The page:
A father and his young daughter are walking the aisles of their neighborhood grocery store—picking up some items for the weekend. Chips and dip. Soda. Fajitas and tortillas. Ice Cream. Essentials. Just a few more items left on the list. They round the corner and, lo and behold, it’s the father’s coworker whose son goes to school with his daughter. They stop as the two men strike up a conversation. Oh, hey, how are you? Doing well, and you? Keeping busy. After a couple minutes of niceties, the one begins asking a bunch of questions about the other’s daughter—yet never directly addressing the young girl herself, who remains standing there three feet away the entire time. So is your daughter going to try out for the basketball team? How’s she like Teacher So-and-So? What’s her plans for the summer—anything fun? It’s as if she’s a ghost, or perhaps he’s so consumed in speaking that he fails to see her out of the corner of his eye. Nonetheless, she’s not hidden or out of sight. Is this sexism at work? Does it represent the his inherent bias? Either way, an uncomfortable triangle fills the public space there along that aisle—one person talking to the other about yet another who is present but for some reason unacknowledged. After what feels like an hour of droning interrogation, the annoyed father chimes in unapologetically: Well, why don’t you just ask my daughter about all of this—she actually speaks for herself.
Pastor, great sermon! Thank you for speaking on the issues. This and other such comments met me on the way out of the sanctuary this past Pentecost Sunday following worship. Honestly, I was surprised by all of the affirmation I received on my sermon. I thoroughly enjoyed preaching it, but never could have imagined the response many would give towards it. Eager to try something different, I focused on Genesis 11:1-5, The Tower of Babel, to offer an alternative narrative on the high holy day. In my opinion, it gets tiring hearing the same (often gospel) texts preached on festival days each year—our scripture is more than just four books. In preparation, I was amazed to learn how the message of this story is much different than how we often misunderstand it. Instead of being about human ingenuity inciting God’s divine punishment—bringing a prideful people back down to the ground; it rather speaks to the Lord’s intent to create and spread diversity over the face of the earth. This leads me to believe that God is not only responsible for the wide variety of ethnicities, creeds, orientations, genders, etc. we encounter daily throughout the world—but is also present within them each as they all reflect the image of God. If you disagree, you can accuse me of eisegesis, that’s fine—not the first time I’ve heard it. But the text speaks for itself! The truth is (at the risk of sounding unnecessarily defensive): nothing I wrote and spoke in that sermon was about addressing contemporary issues or countering current public discourse—I merely sought (and hope) to be a mouthpiece for the Spirit to speak God’s Word in and through me.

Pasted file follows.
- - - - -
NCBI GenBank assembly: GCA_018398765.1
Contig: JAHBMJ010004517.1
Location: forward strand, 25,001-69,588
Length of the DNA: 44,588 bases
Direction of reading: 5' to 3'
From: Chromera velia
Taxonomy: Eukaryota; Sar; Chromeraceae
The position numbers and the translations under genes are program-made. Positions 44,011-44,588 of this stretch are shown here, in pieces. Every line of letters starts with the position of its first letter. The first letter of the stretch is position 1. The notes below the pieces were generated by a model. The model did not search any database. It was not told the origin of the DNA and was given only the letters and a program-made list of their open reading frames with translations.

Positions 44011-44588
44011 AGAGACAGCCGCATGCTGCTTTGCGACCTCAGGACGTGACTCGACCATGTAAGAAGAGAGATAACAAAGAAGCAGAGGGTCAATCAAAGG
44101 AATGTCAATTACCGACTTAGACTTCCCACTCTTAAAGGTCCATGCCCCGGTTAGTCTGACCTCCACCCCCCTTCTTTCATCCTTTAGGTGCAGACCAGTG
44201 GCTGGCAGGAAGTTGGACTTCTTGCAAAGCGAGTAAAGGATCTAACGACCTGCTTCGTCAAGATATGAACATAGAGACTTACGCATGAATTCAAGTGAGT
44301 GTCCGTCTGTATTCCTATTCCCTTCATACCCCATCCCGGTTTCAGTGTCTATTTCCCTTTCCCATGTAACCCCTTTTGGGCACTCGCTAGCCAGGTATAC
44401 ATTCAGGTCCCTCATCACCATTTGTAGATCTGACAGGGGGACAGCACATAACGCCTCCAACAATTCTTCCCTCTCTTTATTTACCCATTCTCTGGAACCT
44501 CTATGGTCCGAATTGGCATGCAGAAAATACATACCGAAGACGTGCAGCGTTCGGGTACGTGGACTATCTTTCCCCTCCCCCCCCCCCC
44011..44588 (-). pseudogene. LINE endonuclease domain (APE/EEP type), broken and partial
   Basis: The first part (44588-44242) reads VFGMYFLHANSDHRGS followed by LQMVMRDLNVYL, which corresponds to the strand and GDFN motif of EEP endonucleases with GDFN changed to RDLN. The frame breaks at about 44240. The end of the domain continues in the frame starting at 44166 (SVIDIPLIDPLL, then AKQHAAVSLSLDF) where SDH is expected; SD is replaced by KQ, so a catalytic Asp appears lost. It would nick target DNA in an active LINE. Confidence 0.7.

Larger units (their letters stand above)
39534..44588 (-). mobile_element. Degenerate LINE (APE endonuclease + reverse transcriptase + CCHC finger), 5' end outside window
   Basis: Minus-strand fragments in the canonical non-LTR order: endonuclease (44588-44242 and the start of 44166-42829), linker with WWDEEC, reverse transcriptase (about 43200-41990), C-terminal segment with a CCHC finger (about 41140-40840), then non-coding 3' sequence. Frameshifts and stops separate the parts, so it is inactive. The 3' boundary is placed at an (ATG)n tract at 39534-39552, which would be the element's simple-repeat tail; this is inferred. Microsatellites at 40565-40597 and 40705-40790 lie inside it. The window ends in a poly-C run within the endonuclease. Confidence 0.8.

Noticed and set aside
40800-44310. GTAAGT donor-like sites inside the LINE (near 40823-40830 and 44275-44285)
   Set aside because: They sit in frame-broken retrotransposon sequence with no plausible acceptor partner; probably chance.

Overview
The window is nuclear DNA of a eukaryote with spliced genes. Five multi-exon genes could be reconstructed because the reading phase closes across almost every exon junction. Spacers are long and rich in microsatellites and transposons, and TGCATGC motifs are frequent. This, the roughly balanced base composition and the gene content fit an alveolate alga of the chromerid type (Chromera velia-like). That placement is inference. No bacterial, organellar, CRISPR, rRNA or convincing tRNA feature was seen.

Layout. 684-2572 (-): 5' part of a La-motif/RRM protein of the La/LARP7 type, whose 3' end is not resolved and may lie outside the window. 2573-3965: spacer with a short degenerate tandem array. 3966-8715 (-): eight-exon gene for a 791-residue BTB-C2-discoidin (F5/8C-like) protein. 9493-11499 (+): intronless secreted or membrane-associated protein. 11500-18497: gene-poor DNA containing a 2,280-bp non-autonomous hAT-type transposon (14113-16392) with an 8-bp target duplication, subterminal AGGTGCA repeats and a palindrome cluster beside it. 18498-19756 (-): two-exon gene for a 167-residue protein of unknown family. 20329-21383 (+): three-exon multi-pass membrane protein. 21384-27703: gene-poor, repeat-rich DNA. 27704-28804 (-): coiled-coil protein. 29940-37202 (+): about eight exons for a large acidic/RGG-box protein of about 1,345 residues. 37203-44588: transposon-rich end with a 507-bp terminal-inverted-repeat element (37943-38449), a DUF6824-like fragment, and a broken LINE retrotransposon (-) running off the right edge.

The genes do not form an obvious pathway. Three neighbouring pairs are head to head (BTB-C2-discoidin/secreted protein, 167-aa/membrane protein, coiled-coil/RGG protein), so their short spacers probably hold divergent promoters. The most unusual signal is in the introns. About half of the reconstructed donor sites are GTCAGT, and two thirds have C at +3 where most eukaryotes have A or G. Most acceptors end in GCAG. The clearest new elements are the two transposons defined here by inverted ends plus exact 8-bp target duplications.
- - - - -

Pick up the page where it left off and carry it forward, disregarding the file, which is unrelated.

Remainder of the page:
When it comes to reading scripture and preaching, the Holy Spirit speaks for herself. If ever I, as pastor, or we all, as the community of faith, lose sight of this we relegate the Advocate—who leads and guides us, giving us the gift of faith, and gathering us together into the lap of Christ—to the kids’ table (horrible metaphor, but true) to be seen but not heard. At best, er most faithful, I serve to be a vessel—facilitating a space and inviting others in to hopefully hear the Spirit speaking truth in and through me. The voice and accompanying hand flailing are mine, but the breath that comes out and the words that are formed from it are given to me by the Spirit. This is not to say that everything I utter is without sin. By no means. Lord knows I’ve preached some pretty poor sermons—ones that missed the message of God’s forgiveness and love, or elevated myself in one way or another at the expense of pointing towards Christ. The preacher who cannot confess this is ultimately preaching themselves as the center. Reading scripture and preaching, I believe, are always a dance that we are invited into with the lead of our partner, the Spirit. Sometimes, we remain sitting along the side—scared or pridefully blind to the Spirit’s encouragement to come out onto the floor. Other times, we get out there but fail to follow in sequence or step all over her toes with misunderstanding and a lack of grace. When the words of a sermon are heard and received—striking a note of meaning and relevance within oneself—it has less to do with the preacher, their competence, or skill, and more about a respect and acknowledgement towards the Holy Spirit speaking for herself. When we try to talk for her, we find ourselves out in the left field of idolatry—disregarding both God and the world around us. When you affirm a preacher (thank you), keep in mind that it is hopefully the Spirit speaking in and through them. Let her speak for herself.
– Pastor Andrew